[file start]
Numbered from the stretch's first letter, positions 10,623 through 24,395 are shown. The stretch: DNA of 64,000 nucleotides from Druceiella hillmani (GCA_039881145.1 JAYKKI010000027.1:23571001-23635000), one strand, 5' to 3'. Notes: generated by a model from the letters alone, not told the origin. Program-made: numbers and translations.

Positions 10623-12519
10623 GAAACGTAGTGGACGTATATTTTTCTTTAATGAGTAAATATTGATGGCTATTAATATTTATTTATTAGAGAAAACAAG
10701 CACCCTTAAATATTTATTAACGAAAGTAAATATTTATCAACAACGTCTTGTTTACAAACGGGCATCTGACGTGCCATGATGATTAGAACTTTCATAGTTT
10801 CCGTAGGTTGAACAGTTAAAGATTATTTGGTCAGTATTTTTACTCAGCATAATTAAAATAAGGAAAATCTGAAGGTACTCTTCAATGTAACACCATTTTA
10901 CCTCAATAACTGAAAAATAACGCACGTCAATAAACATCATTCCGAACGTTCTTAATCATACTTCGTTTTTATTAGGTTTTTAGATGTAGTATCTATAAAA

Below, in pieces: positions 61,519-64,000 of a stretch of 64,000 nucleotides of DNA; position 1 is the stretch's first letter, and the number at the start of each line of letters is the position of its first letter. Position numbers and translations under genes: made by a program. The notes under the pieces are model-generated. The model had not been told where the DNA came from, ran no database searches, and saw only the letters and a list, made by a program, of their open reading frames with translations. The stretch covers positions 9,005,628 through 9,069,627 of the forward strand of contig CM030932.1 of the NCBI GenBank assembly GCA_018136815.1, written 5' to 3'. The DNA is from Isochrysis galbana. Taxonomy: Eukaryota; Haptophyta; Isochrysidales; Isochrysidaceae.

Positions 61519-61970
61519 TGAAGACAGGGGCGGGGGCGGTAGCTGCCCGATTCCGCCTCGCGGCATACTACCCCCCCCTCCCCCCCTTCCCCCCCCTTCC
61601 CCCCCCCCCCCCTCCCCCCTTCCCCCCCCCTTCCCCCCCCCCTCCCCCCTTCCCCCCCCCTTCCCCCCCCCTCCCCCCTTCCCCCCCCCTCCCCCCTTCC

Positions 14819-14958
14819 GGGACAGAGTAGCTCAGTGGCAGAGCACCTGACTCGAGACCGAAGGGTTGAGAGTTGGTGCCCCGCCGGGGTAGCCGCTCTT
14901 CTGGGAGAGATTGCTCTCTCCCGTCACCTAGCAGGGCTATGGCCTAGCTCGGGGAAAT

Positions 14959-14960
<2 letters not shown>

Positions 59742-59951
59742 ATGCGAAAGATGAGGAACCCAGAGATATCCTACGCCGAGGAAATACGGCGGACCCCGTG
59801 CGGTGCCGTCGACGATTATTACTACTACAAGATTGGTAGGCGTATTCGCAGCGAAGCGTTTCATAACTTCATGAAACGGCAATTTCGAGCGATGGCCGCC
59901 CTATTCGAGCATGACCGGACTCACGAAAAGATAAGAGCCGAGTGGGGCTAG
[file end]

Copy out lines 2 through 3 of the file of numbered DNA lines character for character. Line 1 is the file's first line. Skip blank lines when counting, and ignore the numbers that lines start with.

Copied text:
Positions 10623-12519
10623 GAAACGTAGTGGACGTATATTTTTCTTTAATGAGTAAATATTGATGGCTATTAATATTTATTTATTAGAGAAAACAAG